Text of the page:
In a statement released on Sunday, the island’s Mainland Affairs Council said the decision was made in light of “unreasonable political conditions” the Hong Kong government imposed over its staff’s work visas.
The council said the staff members were asked to sign a statement to support Beijing’s view that Taiwan is part of “one China” for them to be granted a work visa.
Lin Fei-fan, the deputy-secretary of the island’s Democratic Progressive Party said most of the staff of the Taipei Economic and Cultural Office in Hong Kong have returned to Taiwan on Sunday, and only one representative from the ministry of economic affairs is staying.
He said this worker’s visa will expire in July.
The council said since the office was set up, all of its activities had complied with local laws and it had never exceeded its functions.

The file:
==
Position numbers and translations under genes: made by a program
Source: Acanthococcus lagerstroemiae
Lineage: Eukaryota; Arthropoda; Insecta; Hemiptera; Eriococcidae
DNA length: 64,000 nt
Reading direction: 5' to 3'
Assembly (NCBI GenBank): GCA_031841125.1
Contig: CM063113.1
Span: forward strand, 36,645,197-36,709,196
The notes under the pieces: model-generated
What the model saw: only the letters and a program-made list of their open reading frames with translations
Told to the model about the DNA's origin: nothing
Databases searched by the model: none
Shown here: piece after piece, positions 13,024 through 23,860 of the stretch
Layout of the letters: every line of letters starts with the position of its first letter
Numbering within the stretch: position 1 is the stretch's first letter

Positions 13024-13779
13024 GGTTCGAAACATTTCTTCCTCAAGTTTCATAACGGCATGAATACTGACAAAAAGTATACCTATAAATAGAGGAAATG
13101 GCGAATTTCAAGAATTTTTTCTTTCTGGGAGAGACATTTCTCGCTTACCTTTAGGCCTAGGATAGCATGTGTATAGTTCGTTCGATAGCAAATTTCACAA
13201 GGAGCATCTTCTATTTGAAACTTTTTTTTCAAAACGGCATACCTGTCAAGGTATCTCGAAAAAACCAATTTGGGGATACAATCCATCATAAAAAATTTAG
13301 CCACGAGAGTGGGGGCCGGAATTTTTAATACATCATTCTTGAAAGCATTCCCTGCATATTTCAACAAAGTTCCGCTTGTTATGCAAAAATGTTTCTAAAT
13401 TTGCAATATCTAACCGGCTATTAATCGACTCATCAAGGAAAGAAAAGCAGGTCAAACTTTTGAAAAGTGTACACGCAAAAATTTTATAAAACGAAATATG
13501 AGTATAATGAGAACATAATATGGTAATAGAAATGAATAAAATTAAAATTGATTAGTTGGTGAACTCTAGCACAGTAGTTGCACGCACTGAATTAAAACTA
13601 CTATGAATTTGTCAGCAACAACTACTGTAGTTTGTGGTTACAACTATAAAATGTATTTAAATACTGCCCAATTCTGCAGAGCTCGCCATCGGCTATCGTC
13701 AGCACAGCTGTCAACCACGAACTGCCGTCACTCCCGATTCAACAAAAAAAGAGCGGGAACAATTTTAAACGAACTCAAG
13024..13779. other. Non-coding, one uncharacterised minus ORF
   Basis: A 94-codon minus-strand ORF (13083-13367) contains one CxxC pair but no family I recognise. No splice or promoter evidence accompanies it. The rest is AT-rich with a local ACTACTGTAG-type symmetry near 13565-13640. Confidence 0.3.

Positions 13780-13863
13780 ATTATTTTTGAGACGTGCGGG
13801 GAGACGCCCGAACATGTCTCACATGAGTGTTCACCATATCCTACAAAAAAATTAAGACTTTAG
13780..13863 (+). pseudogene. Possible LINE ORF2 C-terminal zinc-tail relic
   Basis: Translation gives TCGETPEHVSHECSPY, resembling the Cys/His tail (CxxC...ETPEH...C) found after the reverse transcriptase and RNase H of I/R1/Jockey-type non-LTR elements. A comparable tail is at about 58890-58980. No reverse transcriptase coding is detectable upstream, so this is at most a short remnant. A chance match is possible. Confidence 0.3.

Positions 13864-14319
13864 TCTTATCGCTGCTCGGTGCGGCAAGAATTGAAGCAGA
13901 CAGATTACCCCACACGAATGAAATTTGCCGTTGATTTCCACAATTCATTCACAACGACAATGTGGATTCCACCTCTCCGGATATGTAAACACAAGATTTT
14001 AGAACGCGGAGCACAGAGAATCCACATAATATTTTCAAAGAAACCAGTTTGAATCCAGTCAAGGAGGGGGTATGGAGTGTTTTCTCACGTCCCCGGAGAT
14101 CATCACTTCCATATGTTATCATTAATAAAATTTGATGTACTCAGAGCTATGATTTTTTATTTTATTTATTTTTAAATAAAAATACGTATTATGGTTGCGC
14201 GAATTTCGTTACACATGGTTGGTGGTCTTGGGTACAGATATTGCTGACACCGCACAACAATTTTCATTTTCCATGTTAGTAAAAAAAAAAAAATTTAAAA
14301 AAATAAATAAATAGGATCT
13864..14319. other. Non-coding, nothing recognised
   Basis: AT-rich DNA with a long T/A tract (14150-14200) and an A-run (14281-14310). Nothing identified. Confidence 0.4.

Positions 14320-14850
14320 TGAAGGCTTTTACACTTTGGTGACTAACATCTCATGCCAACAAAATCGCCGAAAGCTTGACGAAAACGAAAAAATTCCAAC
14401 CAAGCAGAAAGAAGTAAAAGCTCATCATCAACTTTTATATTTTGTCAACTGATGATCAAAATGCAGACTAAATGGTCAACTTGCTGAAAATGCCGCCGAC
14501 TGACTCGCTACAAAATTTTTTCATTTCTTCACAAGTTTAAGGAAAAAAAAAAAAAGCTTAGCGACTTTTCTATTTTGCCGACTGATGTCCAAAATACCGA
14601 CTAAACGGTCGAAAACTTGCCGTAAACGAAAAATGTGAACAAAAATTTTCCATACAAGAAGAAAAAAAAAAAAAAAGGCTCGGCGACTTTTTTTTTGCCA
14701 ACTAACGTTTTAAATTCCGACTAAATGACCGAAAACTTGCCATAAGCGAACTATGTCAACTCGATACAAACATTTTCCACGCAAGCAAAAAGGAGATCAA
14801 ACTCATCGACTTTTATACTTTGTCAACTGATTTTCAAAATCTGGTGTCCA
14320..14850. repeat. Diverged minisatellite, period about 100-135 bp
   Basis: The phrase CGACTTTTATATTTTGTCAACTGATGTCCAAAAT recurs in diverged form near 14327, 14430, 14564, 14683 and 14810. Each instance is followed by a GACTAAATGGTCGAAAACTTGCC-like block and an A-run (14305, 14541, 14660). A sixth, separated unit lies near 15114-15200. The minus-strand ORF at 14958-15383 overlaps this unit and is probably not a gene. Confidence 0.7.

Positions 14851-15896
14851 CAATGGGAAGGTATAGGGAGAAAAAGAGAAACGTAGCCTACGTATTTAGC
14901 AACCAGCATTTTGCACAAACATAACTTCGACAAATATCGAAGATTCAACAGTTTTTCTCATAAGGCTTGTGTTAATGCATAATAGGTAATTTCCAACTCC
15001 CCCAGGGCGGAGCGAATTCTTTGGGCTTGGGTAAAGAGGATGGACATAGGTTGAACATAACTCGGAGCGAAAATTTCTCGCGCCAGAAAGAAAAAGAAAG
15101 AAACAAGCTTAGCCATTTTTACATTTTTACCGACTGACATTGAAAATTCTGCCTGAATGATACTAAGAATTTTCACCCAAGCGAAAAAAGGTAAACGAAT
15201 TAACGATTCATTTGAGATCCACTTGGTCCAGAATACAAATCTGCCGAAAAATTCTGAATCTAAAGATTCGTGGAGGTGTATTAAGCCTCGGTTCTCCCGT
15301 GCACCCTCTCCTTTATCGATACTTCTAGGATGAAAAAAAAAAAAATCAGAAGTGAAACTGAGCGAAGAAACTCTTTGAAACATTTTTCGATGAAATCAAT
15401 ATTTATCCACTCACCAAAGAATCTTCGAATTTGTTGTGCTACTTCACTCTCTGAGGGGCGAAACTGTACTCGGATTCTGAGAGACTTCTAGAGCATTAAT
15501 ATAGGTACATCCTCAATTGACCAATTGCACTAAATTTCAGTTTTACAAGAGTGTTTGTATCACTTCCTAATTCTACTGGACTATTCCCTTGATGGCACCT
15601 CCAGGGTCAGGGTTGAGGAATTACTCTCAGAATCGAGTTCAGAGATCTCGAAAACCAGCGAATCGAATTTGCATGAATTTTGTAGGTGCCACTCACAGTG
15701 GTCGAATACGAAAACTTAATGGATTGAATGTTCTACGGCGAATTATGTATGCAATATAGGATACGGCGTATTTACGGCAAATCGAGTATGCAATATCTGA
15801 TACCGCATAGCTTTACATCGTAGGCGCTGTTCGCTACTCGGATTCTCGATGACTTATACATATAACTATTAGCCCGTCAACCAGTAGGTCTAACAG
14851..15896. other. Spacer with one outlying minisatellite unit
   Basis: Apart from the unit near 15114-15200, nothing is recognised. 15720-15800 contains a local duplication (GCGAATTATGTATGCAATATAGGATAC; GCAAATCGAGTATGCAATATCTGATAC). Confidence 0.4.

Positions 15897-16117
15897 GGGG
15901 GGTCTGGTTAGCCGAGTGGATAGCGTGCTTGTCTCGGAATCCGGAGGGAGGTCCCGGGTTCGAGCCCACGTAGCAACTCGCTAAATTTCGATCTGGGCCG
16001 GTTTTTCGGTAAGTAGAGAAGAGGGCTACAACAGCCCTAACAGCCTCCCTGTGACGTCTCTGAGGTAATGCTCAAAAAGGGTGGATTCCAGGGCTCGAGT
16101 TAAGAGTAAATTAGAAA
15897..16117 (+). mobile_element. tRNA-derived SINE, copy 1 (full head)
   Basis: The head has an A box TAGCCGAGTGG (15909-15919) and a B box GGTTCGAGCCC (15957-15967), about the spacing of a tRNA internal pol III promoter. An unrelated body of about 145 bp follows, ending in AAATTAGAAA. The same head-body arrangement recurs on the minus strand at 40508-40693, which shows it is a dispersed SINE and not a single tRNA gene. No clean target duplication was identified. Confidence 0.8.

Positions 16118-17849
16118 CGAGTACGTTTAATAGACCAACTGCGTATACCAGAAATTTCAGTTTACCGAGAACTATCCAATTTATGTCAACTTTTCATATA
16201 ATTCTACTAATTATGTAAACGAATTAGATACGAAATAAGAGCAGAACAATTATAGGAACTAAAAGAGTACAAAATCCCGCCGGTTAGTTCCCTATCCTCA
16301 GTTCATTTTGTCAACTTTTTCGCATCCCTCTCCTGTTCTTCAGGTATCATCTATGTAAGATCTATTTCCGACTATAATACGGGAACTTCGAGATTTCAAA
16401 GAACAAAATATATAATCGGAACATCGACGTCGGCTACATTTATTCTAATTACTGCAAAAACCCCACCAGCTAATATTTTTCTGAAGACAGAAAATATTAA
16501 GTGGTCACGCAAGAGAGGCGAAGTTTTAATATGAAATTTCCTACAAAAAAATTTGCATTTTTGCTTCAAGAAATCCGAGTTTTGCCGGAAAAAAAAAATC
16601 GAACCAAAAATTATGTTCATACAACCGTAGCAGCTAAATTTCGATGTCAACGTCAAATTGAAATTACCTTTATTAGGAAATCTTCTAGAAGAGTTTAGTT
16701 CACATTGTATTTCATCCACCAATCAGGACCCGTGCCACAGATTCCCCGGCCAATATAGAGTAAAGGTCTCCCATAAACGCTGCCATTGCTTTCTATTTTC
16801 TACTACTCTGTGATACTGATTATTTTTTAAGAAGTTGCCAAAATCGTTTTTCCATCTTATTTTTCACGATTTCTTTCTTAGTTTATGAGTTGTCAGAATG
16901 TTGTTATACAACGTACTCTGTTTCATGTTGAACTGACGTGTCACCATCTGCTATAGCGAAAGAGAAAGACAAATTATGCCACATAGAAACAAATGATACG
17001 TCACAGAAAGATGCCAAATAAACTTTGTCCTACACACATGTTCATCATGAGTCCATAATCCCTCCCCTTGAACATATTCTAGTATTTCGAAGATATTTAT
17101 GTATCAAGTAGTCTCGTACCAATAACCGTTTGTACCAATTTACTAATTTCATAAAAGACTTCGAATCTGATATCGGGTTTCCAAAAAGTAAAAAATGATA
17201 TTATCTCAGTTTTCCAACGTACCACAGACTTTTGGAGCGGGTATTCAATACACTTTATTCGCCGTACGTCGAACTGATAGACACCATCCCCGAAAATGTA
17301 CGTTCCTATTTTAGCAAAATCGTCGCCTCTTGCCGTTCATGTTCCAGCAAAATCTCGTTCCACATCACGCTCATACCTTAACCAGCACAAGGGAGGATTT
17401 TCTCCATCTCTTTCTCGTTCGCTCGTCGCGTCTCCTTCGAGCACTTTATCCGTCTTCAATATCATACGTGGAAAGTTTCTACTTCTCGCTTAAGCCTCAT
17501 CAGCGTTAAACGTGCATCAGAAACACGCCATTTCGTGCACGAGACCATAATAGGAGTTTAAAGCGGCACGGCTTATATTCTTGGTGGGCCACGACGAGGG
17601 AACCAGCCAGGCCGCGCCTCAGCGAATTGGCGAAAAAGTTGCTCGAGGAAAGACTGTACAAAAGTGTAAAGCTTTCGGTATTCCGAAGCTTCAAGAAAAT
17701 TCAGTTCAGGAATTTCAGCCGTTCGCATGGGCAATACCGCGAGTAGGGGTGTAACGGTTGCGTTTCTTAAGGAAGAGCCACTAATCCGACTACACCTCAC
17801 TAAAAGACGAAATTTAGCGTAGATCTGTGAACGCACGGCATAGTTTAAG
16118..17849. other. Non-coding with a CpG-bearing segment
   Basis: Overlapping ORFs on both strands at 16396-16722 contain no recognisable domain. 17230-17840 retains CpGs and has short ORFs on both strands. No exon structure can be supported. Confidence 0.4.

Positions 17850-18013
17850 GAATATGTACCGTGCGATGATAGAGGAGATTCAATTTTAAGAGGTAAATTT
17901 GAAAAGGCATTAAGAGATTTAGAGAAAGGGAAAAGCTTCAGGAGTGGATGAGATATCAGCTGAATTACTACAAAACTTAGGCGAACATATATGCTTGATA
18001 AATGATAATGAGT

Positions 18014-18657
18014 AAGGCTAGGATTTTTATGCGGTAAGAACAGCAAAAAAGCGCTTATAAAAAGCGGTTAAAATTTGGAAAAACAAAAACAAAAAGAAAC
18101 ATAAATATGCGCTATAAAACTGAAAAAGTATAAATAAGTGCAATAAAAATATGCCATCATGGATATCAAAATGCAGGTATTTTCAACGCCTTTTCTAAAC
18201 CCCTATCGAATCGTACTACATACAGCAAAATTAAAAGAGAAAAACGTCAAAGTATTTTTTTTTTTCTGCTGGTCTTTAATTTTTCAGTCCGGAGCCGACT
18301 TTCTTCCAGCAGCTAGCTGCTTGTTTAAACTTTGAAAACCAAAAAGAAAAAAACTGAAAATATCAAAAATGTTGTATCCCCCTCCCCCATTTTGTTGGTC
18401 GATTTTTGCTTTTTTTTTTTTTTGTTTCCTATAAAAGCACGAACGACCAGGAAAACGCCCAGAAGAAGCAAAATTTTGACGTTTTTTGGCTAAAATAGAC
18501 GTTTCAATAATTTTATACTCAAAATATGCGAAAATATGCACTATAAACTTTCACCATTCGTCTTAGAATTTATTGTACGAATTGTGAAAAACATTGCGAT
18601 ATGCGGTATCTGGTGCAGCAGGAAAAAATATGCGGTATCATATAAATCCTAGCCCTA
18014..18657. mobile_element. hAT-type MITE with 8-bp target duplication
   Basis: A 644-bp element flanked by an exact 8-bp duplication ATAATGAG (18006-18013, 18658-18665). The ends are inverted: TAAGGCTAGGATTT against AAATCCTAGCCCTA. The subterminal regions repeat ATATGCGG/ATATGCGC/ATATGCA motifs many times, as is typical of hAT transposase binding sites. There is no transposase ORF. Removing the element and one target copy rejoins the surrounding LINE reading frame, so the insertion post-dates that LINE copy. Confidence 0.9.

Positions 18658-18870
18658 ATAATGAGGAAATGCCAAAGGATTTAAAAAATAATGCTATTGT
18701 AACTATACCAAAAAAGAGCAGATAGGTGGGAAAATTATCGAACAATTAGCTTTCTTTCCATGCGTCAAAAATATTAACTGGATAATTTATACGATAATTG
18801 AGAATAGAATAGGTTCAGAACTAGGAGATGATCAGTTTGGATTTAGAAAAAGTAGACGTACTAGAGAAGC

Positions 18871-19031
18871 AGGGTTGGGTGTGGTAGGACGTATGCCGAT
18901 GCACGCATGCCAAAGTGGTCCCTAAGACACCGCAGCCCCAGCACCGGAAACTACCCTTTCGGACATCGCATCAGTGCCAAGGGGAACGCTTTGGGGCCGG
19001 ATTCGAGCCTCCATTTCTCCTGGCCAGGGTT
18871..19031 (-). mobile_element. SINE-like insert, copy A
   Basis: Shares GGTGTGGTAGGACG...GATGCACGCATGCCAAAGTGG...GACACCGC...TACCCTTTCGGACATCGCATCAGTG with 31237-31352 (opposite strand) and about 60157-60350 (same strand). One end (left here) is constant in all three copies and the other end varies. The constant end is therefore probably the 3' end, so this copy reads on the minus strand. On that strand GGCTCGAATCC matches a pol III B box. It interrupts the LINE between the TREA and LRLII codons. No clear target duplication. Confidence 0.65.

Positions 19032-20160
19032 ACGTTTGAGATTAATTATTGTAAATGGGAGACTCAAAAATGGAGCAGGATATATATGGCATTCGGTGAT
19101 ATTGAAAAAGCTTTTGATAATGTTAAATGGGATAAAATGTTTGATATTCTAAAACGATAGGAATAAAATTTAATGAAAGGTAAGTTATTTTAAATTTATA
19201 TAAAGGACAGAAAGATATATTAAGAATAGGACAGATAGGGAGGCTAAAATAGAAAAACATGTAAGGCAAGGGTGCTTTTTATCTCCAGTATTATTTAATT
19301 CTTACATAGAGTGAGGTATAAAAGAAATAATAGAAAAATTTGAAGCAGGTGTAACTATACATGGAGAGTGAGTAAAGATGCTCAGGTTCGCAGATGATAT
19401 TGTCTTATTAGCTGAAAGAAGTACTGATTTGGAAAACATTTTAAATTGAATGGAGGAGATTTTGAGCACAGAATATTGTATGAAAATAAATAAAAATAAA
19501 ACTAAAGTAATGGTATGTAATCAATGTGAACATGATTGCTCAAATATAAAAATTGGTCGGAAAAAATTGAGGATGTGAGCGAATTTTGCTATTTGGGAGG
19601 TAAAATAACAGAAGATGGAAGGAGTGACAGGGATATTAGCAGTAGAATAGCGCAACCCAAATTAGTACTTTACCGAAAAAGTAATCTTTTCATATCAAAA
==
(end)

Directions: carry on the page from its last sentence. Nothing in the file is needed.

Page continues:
“The Communist Party and Hong Kong government used the statement to create a barrier, which affected the office’s staff rotation and normal operation,” the council said.
“They have to take full responsibility for harming the the relationship between Hong Kong and Taipei as well as the interest of the people,” it added.
A council’s spokesman is expected to give more details on Monday.
The move comes after Hong Kong and Macau both recently shut their trade offices in Taipei, with the Hong Kong government accusing the island’s administration of “grossly interfering” with the SAR’s affairs, such as providing assistance to what it called “violent protesters.”
The Hong Kong government also said staff members of its trade and cultural office had been threatened by “radicals” in Taiwan, and so they had to leave to protect their safety.